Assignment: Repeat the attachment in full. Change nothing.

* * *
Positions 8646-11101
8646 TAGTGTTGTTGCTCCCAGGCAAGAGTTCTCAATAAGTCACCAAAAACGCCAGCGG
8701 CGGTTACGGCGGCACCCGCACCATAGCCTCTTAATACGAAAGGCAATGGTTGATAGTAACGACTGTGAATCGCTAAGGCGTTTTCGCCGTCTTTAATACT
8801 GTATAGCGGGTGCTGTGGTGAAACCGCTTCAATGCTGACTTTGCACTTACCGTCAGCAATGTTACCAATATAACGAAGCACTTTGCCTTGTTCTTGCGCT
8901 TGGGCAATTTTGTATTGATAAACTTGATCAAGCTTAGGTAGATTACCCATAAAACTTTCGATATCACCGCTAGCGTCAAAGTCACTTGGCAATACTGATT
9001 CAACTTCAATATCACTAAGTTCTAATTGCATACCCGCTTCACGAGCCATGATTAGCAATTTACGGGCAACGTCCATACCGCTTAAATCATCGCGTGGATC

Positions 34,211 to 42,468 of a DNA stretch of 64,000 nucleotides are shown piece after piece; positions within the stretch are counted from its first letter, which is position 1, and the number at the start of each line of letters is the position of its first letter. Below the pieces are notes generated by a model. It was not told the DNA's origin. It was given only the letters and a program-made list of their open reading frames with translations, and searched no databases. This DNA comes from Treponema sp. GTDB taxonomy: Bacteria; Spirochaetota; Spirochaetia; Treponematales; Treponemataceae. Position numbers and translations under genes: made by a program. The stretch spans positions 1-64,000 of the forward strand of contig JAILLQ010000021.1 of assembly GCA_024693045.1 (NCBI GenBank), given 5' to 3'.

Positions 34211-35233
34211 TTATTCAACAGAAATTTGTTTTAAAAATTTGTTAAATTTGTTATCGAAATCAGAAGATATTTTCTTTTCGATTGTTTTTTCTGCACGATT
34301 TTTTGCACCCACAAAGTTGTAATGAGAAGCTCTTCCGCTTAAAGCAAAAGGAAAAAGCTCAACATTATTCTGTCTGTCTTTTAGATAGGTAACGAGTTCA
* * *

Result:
Positions 8646-11101
8646 TAGTGTTGTTGCTCCCAGGCAAGAGTTCTCAATAAGTCACCAAAAACGCCAGCGG
8701 CGGTTACGGCGGCACCCGCACCATAGCCTCTTAATACGAAAGGCAATGGTTGATAGTAACGACTGTGAATCGCTAAGGCGTTTTCGCCGTCTTTAATACT
8801 GTATAGCGGGTGCTGTGGTGAAACCGCTTCAATGCTGACTTTGCACTTACCGTCAGCAATGTTACCAATATAACGAAGCACTTTGCCTTGTTCTTGCGCT
8901 TGGGCAATTTTGTATTGATAAACTTGATCAAGCTTAGGTAGATTACCCATAAAACTTTCGATATCACCGCTAGCGTCAAAGTCACTTGGCAATACTGATT
9001 CAACTTCAATATCACTAAGTTCTAATTGCATACCCGCTTCACGAGCCATGATTAGCAATTTACGGGCAACGTCCATACCGCTTAAATCATCGCGTGGATC

Positions 34,211 to 42,468 of a DNA stretch of 64,000 nucleotides are shown piece after piece; positions within the stretch are counted from its first letter, which is position 1, and the number at the start of each line of letters is the position of its first letter. Below the pieces are notes generated by a model. It was not told the DNA's origin. It was given only the letters and a program-made list of their open reading frames with translations, and searched no databases. This DNA comes from Treponema sp. GTDB taxonomy: Bacteria; Spirochaetota; Spirochaetia; Treponematales; Treponemataceae. Position numbers and translations under genes: made by a program. The stretch spans positions 1-64,000 of the forward strand of contig JAILLQ010000021.1 of assembly GCA_024693045.1 (NCBI GenBank), given 5' to 3'.

Positions 34211-35233
34211 TTATTCAACAGAAATTTGTTTTAAAAATTTGTTAAATTTGTTATCGAAATCAGAAGATATTTTCTTTTCGATTGTTTTTTCTGCACGATT
34301 TTTTGCACCCACAAAGTTGTAATGAGAAGCTCTTCCGCTTAAAGCAAAAGGAAAAAGCTCAACATTATTCTGTCTGTCTTTTAGATAGGTAACGAGTTCA